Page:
What is your background, in terms of where you call home, education, relevant experience, volunteer work, etc?
I was born and raised in Charlottesville, Virginia, but for the past four years I have been living in Vancouver, British Columbia, Canada, where in Fall 2020 I’ll enter into my final semester of studying International Relations and English at the University of British Columbia. Although I’m not a tutor for FORA, ESL education is something I love dearly, having worked as a TOEFL instructor for a summer camp, an ESL instructor for an after-school program for students in Bali, and an ESL instructor for elementary students in Vancouver. I am also certified with a TEFL Certificate.
What led you to FORA and what made you want to commit to this organization?
I first became interested in refugee advocacy in 2018 when I interned for an organization called “International Neighbors,” a nonprofit that offers various support programs for refugees in my hometown. As I worked directly with refugee families, I was struck by how much they had already overcome before being resettled in America, and I was even more stunned to witness firsthand the uphill battle so many faced after arriving. When the summer internship ended, I left feeling like there was so much more I wanted to do to help, so I changed the direction of my university studies to focus more on forced migration. One highlight of this was getting to participate in a semester-long seminar focused solely on the topic of Refugee Education, which helped me to further realize how transformative education, particularly English language education, is for refugee families, and the difference it makes between families being able to survive versus thrive here in the United States.
This summer (2020) I was set with plans to spend a month living off-grid at an ashram in the mountains of Northern Canada, and then go to work for the organization “Samos Volunteers,” which runs a resource center for refugees on the island of Samos (right off the coast of Turkey). However, due to COVID, I instead ended up at home in Virginia for the summer, and so I began looking into how I could channel my experience and motivation down a different avenue, and I ended up coming across FORA, which I quickly realized was the embodiment of the very work I am so passionate about. The more I learned about this organization, the more I wanted to get involved with it!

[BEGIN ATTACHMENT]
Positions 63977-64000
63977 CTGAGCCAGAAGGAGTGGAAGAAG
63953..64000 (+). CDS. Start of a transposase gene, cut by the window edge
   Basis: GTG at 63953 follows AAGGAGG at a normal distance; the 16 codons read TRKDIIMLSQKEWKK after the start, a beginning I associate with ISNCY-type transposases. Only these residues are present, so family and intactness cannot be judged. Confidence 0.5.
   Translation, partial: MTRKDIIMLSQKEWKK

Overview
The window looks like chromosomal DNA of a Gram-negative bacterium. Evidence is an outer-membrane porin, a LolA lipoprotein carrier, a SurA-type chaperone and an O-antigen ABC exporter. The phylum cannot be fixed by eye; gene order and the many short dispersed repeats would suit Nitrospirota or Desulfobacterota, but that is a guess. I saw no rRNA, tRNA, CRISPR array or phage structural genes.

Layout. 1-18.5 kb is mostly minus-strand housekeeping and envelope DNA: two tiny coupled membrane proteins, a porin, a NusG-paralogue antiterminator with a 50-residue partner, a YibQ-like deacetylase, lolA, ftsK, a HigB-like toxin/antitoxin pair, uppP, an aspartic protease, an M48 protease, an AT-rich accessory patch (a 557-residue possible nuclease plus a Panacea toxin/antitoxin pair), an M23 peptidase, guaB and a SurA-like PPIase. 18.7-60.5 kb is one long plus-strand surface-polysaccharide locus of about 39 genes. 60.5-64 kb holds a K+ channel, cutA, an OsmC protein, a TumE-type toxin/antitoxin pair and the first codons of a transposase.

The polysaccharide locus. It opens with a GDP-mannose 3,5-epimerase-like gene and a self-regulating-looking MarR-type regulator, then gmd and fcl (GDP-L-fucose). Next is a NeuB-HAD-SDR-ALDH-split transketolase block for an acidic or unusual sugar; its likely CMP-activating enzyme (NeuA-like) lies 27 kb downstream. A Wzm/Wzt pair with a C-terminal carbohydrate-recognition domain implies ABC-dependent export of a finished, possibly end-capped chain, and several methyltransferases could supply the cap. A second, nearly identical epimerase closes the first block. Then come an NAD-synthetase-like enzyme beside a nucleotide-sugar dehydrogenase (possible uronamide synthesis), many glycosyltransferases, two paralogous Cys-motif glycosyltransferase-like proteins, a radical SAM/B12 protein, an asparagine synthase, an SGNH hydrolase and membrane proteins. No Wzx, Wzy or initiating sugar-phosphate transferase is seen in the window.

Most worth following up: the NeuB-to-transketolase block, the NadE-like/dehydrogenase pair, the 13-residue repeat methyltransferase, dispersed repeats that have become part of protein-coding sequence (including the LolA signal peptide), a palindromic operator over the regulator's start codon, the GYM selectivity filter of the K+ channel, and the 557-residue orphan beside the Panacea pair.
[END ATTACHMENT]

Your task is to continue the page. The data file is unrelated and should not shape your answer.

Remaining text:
What has been the highlight of your time with FORA so far?
Probably redesigning the website! It was an exciting task and it really required me to get to know FORA inside and out. Also I never thought I would ever know so much about what colors “work” together and which don’t — I stared at so many fonts and different shades of blue, green, and yellow before settling on the ones that now make up the site.
Another highlight for me has been getting to be the organizer and host for the Saturday Speaker Series. As my friends and family know, I jump at any chance to educate others about the challenges refugees face and what can be done to help, which makes this series very exciting to me as we're able to offer this type of learning to our volunteer community, and it's being delivered by experts.
What brings you joy in life / what do you like to do in your free time?
I love reading historical fiction, planning my future travels, gardening, thrift shopping, exploring new cities, learning languages, playing board games, listening to podcasts, and going for long walks. In terms of what consistently brings me lots of joy, I would have to answer that it's my three cocker spaniels, Molly, Ziggy, and Murphy.
What is your favorite quote?
Two quotes that have guided my work for the past few years have been:
“The best anti-poverty program is a world class education.” —Barack Obama
“Where the needs of the world and your talents cross…there lies your vocation.”
What is a fun fact about you?
In high school I received the US State Department's CBYX scholarship to spend a year as Youth Ambassador in Berlin, Germany! It was such a transformative experience and I can now say I’m (mostly) fluent in German.